Mel Kay, Student Support Manager, has been leading the way at Newcastle College to make sure that all learners have access to period products. The period product scheme is funded by DfE and will be running until July 2024. It is available to all state-maintained schools and academies with learners over the age of 10.
At Newcastle College we have been accessing free period products via the DfE scheme since spring 2021, helping to tackle period poverty and remove the stigma surrounding periods through a campaign called ‘The P Word.’
We are a large college with more than 12,000 students from all different backgrounds, so period poverty and period stigma are real issues for many of our learners. We are one of seven colleges across the country that make up the NCG, meaning we play a key role in providing education and training to learners across the UK, and supporting its mission to encourage social mobility and economic prosperity. We are not just about the courses we offer, but about enabling real change for our young people and our communities.
Having a period without access to basic hygiene products is not an experience that anyone should ever have. It can and does hold people back from all sorts of things, including education. Being able to access period products easily and free of charge is a lifeline for those who can’t access these products at home, or struggle to afford them. This is becoming even more important now that the cost of living is rising so rapidly.
Raising awareness of the scheme
‘The P Word’ campaign has been a huge help in raising awareness of the scheme amongst students. The concept was a real collaboration between support colleagues, safeguarding officers, teaching staff, and college administrators, who all play vital roles in helping to raise awareness and distribute products.
The initiative is introduced to students as soon as they start with us during their induction, so they have details of the products and where to find them from their first day with us. We also continue to remind them through ongoing pastoral sessions and campaign material in toilets, as well as some social media promotion throughout the year. We also continue to educate our staff, so they can understand the issue of period poverty and how they can support our learners.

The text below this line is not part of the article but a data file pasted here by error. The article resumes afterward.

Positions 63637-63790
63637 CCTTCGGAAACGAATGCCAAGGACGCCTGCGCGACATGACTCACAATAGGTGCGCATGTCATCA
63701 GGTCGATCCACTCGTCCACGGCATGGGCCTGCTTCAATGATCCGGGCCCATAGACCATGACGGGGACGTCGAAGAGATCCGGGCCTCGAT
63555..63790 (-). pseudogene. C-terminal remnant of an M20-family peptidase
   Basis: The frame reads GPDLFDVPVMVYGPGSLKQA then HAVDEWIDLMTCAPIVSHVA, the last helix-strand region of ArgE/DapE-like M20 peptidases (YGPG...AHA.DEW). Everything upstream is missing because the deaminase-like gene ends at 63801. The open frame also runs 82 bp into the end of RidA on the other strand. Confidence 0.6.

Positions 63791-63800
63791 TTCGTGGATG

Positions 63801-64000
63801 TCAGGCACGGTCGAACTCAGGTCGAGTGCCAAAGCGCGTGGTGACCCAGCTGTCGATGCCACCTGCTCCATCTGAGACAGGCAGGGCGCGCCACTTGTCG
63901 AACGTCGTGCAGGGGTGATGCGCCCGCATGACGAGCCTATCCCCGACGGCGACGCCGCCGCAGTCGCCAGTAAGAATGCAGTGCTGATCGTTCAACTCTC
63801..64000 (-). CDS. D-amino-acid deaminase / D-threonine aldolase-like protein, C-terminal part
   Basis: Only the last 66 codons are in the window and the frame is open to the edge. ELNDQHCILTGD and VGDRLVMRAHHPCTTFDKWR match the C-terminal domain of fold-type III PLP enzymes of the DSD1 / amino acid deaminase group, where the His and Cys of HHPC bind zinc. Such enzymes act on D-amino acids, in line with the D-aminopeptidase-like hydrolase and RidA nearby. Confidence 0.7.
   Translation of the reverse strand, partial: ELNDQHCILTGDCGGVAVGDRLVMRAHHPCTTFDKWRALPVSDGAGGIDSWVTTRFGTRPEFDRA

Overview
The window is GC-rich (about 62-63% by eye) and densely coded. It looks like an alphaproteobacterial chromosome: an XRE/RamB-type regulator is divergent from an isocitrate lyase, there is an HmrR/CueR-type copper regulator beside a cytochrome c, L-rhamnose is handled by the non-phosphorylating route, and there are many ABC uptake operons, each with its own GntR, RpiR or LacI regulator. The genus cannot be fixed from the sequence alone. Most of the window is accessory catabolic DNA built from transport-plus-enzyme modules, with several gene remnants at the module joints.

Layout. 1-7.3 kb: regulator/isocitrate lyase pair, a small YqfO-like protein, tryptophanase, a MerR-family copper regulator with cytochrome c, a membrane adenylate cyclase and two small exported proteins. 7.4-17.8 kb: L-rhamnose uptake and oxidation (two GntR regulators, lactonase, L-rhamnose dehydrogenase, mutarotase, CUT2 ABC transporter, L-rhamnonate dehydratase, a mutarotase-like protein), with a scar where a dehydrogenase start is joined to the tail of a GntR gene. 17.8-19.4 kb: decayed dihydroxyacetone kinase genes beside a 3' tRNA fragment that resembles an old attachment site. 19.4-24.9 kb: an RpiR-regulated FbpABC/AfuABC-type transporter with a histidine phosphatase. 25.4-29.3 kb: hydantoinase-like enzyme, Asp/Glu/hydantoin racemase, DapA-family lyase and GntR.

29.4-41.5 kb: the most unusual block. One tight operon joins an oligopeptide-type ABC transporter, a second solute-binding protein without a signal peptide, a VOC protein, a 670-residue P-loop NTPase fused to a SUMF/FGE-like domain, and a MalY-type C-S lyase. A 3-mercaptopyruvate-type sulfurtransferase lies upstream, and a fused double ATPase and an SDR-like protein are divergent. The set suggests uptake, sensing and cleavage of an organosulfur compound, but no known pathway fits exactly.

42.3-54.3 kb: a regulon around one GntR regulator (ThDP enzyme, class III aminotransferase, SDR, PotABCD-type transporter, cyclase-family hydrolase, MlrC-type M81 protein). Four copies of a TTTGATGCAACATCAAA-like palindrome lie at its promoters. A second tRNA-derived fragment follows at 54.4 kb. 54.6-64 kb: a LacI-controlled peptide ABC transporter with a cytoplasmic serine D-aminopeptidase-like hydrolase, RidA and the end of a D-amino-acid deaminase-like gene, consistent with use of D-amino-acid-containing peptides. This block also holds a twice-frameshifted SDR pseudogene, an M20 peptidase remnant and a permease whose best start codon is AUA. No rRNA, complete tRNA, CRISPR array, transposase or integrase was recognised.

Improving accessibility of products
One of the most important things we do as part of the initiative is make the products as visible as possible. While our curriculum teams keep supplies handy, they’re readily available in all student toilets and student facing outlets, including our new campus shop and receptions across our campus. We believe that having them out on display for learners to easily access helps reduce the stigma around periods, but also empowers those who need to use these products. They never need to ask; they simply help themselves.
In addition, to support learners outside of college opening times we provide a ‘click and collect’ service, so they can take additional products or bulk supplies for use over college holidays. Students just need to complete an online form to make their request and they’ll receive a response to let them know when they’re ready to collect. This service also allows learners to request their preferred products (which may not always be available in the self-service areas) including an eco-option, which is really important as we try to educate our learners about the importance of sustainability.
One of the great things about opening up the conversation about periods is that new products are being developed all of the time. We can always offer new and improved, more effective options, as well as sustainable options which can be reused, like menstrual cups and period pants. We offer all of these options to our learners, and I absolutely love that we are able to do that through the scheme. It makes it accessible to all and really helps to break down the barriers for our learners, which is exactly its purpose.
Nobody should be missing out on education or other parts of life because they have their period, and it's so important that young people can turn to their school or college for this type of support. I’d really recommend the scheme; it makes a real difference to people’s lives.